While the visual design of a question has been shown to influence responses in survey research, it is less understood how these effects extend to assessment-based questions that attempt to measure how, rather than just what, a respondent thinks. For example, in a divergent thinking task, the number and elaboration of responses, not just how original they are, contribute to the assessment of creativity. Using the Alternative Uses Task in an online survey, we demonstrated that scores on fluency, elaboration, and originality, core constructs of participants’ assessed creative ability, were systematically influenced by the visual design of the response boxes. The extent to which participants were susceptible to these effects varied with individual differences in trait conscientiousness, as several of these effects were seen in participants with high, but not low, conscientiousness. Overall, our results are consistent with previous survey methodology findings, extend them to the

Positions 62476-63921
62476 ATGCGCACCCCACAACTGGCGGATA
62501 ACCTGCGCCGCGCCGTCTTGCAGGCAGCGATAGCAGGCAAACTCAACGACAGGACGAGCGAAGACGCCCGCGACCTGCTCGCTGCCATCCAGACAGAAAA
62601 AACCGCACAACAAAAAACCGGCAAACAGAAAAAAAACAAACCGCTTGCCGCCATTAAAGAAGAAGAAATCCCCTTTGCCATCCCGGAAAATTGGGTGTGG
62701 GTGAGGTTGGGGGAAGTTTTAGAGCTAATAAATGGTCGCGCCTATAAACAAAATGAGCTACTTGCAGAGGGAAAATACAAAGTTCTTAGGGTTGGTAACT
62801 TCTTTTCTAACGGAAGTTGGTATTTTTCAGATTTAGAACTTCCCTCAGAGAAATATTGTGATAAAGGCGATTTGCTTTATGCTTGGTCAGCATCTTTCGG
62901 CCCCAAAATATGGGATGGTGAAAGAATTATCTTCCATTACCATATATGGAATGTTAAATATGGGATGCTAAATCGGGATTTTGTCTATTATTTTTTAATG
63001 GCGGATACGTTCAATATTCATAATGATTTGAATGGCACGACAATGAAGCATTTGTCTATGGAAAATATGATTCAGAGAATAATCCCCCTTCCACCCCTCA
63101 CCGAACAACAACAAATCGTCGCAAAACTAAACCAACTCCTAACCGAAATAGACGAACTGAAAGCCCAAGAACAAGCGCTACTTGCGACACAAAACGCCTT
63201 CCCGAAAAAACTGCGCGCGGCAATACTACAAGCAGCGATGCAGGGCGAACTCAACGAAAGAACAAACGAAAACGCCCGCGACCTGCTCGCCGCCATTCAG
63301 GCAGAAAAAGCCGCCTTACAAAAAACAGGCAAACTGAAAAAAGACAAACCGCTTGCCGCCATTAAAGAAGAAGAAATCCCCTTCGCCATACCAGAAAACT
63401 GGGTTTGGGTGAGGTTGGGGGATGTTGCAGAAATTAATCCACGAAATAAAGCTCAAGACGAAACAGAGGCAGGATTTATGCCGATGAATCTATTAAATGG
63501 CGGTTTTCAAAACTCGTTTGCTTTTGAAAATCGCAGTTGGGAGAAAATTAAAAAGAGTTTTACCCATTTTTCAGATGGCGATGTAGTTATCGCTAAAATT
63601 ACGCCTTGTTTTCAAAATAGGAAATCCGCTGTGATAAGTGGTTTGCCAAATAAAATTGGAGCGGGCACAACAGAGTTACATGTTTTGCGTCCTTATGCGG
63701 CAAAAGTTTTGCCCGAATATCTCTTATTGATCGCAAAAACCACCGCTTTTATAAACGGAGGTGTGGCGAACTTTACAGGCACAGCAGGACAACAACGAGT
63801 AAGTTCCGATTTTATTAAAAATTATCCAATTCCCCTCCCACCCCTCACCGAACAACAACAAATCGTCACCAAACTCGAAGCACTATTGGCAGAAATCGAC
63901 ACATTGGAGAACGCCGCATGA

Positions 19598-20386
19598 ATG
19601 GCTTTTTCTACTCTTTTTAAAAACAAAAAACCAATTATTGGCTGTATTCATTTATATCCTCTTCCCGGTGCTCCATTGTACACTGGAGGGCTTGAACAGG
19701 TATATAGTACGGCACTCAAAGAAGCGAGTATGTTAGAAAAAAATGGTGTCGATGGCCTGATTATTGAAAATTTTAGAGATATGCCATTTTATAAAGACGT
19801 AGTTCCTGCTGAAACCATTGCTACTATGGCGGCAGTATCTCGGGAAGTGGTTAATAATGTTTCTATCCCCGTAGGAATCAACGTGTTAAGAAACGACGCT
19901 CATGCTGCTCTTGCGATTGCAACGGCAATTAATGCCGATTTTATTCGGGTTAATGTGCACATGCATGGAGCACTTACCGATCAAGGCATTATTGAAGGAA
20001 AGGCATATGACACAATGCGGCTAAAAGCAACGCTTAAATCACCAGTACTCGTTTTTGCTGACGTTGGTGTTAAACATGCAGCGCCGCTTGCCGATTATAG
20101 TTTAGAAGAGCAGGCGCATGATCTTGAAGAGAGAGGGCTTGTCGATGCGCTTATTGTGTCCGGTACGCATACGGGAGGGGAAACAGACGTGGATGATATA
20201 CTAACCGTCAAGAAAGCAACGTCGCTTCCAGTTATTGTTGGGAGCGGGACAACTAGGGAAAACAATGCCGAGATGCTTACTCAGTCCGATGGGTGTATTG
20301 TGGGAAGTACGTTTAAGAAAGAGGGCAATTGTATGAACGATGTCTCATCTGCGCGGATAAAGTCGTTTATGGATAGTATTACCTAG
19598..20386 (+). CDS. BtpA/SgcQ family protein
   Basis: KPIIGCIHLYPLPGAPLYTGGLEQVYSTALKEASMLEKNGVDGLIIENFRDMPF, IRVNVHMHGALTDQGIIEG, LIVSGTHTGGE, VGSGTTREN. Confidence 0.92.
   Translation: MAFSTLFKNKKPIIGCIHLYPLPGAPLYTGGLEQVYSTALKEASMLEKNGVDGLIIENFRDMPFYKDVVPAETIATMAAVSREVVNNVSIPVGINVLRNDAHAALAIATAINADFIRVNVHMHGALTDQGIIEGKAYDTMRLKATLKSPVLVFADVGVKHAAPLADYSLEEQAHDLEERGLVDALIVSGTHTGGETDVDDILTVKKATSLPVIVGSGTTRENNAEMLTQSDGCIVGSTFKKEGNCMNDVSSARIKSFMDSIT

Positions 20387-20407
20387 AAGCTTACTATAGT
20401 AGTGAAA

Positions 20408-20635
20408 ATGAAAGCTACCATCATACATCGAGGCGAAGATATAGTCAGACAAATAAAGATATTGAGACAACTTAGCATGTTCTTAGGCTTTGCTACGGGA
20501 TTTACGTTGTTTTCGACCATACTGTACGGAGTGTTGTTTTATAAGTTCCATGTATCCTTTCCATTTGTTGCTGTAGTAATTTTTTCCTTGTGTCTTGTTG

domain of creativity research, and call for increased awareness and transparency of visual design decisions across research fields.
Mohr, A. H., Sell, A., & Lindsay, T. (2015). Thinking Inside the Box Visual Design of the Response Box Affects Creative Divergent Thinking in an Online Survey. Social Science Computer Review, 0894439315588736.
Hofelich Mohr, Alicia; Sell, Andrew; Lindsay, Thomas.
Thinking Inside the Box: Visual Design of the Response Box Affects Creative Divergent Thinking in an Online Survey.
Social Science Computer Review, SAGE.
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